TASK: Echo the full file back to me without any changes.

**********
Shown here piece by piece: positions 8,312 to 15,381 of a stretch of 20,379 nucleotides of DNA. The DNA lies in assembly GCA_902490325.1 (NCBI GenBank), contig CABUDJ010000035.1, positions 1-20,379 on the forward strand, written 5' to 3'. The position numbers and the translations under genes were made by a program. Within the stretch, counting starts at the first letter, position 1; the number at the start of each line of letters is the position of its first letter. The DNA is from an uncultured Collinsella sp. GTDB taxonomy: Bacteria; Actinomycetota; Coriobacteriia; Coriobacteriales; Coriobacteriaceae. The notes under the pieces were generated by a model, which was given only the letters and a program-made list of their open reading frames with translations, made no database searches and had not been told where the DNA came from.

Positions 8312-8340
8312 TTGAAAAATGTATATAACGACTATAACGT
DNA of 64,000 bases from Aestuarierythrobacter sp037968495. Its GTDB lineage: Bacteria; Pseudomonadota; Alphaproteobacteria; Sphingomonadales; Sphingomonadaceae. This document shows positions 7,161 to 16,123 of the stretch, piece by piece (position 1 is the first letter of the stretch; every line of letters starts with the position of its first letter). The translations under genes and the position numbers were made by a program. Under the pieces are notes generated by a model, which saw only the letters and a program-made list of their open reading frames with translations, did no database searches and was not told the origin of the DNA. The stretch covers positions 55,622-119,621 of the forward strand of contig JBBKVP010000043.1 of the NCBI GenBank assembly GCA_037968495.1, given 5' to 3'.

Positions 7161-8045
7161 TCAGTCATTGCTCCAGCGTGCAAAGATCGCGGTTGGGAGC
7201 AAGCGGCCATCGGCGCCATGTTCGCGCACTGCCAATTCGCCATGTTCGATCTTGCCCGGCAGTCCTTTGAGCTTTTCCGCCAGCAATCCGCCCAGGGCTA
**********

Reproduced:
Shown here piece by piece: positions 8,312 to 15,381 of a stretch of 20,379 nucleotides of DNA. The DNA lies in assembly GCA_902490325.1 (NCBI GenBank), contig CABUDJ010000035.1, positions 1-20,379 on the forward strand, written 5' to 3'. The position numbers and the translations under genes were made by a program. Within the stretch, counting starts at the first letter, position 1; the number at the start of each line of letters is the position of its first letter. The DNA is from an uncultured Collinsella sp. GTDB taxonomy: Bacteria; Actinomycetota; Coriobacteriia; Coriobacteriales; Coriobacteriaceae. The notes under the pieces were generated by a model, which was given only the letters and a program-made list of their open reading frames with translations, made no database searches and had not been told where the DNA came from.

Positions 8312-8340
8312 TTGAAAAATGTATATAACGACTATAACGT
DNA of 64,000 bases from Aestuarierythrobacter sp037968495. Its GTDB lineage: Bacteria; Pseudomonadota; Alphaproteobacteria; Sphingomonadales; Sphingomonadaceae. This document shows positions 7,161 to 16,123 of the stretch, piece by piece (position 1 is the first letter of the stretch; every line of letters starts with the position of its first letter). The translations under genes and the position numbers were made by a program. Under the pieces are notes generated by a model, which saw only the letters and a program-made list of their open reading frames with translations, did no database searches and was not told the origin of the DNA. The stretch covers positions 55,622-119,621 of the forward strand of contig JBBKVP010000043.1 of the NCBI GenBank assembly GCA_037968495.1, given 5' to 3'.

Positions 7161-8045
7161 TCAGTCATTGCTCCAGCGTGCAAAGATCGCGGTTGGGAGC
7201 AAGCGGCCATCGGCGCCATGTTCGCGCACTGCCAATTCGCCATGTTCGATCTTGCCCGGCAGTCCTTTGAGCTTTTCCGCCAGCAATCCGCCCAGGGCTA